Presented annually by the Lionel Gelber Foundation, in partnership with the Munk School of Global Affairs and Foreign Policy magazine, the Lionel Gelber Prize is a literary award that celebrates the best non-fiction book on foreign affairs. This year’s laureate is Anne Applebaum, a journalist and historian, currently professor in practice at the London School of Economics’ Institute of Global Affairs. Her award-winning book, Red Famine: Stalin’s War on Ukraine, sheds light on the Holomodor, a brutal starvation campaign led by Stalin in Ukraine in 1932–1933 that is viewed as the most catastrophic famine in European history. We spoke to Applebaum a few days before the Lionel Gelber Prize award ceremony and lecture to learn more about her work, aspirations and what compelled her to write this book.

What initially sparked your interest in the Holomodor?

Historians are interested in revealing different aspects of the same puzzle pieces, and I’m no exception; also, as time passes, new documents are found and perspectives shift. Red Famine is the product both of a longstanding effort to understand Stalinism, and of my own awareness that, thanks to the availability of archives. it was finally possible to write this book. Enough research had been done, enough testimonies had been collected to justify a re-examination of this story. Based on the evidence that’s been uncovered over the years, I believe it is now possible to change the way we look at what happened and put the Holomodor back at the centre of 20th-century history.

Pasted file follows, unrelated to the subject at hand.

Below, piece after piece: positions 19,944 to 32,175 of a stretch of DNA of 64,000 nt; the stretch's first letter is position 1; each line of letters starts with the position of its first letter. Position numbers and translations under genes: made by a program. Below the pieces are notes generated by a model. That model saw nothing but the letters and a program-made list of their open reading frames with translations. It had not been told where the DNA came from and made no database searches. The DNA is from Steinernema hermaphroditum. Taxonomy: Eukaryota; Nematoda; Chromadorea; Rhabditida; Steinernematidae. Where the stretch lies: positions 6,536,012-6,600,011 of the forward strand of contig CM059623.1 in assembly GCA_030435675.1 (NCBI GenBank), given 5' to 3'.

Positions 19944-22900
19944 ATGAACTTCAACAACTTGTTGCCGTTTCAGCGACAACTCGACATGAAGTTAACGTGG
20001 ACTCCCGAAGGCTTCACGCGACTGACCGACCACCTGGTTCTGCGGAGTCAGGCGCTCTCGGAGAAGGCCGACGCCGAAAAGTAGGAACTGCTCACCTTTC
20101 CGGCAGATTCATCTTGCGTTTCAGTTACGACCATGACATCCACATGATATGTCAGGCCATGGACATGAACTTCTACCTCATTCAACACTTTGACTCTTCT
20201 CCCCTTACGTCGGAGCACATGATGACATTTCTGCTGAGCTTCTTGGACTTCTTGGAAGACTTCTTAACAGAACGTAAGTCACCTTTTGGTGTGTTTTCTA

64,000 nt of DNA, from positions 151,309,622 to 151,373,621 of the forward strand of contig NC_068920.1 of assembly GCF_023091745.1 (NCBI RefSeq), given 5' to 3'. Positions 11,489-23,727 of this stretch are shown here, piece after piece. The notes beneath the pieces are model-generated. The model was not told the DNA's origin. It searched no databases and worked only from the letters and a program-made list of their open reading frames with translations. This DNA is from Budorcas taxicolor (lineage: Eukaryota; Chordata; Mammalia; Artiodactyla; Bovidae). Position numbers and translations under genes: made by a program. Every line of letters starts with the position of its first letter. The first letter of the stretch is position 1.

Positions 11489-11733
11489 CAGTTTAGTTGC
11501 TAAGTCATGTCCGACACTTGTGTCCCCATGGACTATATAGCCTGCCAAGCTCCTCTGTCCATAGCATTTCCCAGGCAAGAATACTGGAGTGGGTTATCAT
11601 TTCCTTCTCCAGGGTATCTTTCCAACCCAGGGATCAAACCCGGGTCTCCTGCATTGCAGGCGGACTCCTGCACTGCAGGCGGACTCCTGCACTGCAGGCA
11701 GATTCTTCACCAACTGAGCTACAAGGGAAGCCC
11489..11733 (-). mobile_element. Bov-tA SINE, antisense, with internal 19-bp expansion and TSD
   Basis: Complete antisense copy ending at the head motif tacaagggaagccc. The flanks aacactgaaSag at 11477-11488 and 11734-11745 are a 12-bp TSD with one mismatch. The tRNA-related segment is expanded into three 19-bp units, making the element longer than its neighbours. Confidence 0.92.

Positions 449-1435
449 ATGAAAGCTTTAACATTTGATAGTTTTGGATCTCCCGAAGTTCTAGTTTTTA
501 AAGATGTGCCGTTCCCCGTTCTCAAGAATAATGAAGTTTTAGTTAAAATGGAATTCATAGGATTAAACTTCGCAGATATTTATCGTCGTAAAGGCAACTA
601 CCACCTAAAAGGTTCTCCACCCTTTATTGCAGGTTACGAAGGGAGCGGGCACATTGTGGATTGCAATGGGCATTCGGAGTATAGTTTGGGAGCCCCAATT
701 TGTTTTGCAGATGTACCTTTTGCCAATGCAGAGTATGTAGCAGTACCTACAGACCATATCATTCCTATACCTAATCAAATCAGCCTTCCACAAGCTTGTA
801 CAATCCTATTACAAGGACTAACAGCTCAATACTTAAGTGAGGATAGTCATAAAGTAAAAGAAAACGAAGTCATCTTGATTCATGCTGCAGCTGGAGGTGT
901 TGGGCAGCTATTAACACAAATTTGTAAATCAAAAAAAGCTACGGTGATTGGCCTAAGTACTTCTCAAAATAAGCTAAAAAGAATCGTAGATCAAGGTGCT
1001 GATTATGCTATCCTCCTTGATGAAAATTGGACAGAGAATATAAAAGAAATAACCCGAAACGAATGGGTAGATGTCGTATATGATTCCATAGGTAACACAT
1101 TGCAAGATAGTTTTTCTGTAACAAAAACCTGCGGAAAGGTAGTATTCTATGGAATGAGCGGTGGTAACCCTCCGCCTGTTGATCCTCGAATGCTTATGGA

What impact do you hope your book will have?

I hope it allows us to gain some perspective on the current political situation, especially the relationship between Russia and Ukraine. To understand the politics of the region, you must look back in time. Ukraine, for example, didn’t have its own state until 1991. There was no such thing as a history of the Ukrainian state. It was missing from maps, from history books and even from popular consciousness. That puts the country in an odd position: it’s as if Ukraine still faced the problem of justifying its own existence. Red Famine is meant to provide readers with a glimpse of the past in order to better understand the present.

How would you define your work?

My work is focused on the very delicate balance between the state and individual freedom – how we need the stability afforded by the former, and yet must be able to remain free from the excesses of state control. At the moment I’m also concerned with the survival of liberal democracy: can the common ground we all used to share be preserved or is it slowly disintegrating? How will the information revolution and new forms of communication shape the way we see the world, and the future of our democracies? By trying to understand the totalitarian system and the mechanisms that underwrote it, I’m also looking to stop similar mechanisms from bringing back new forms of repression today.

What does the future hold for you? At the London School of Economics, I’m working on a project called Arena that seeks to define, understand and respond to disinformation campaigns and 21st-century propaganda. We look at Russian influence campaigns, but we’re also asking ourselves how to mitigate the polarization created by both mainstream and social media. I’m also writing about contemporary politics as a columnist for the Washington Post, and I’d like to start working on another history book focused on Eastern Europe in the 1990s.

What is your personal philosophy?

The best way to have a happy life is to find meaningful work. Also: no intellectual effort is every wasted, however fruitless it may seem at the time.

Listen to Anne Applebaum discuss Red Famine on the Lionel Gelber Prize podcast and learn more about this year’s other shortlisted finalists.

April 16, 2018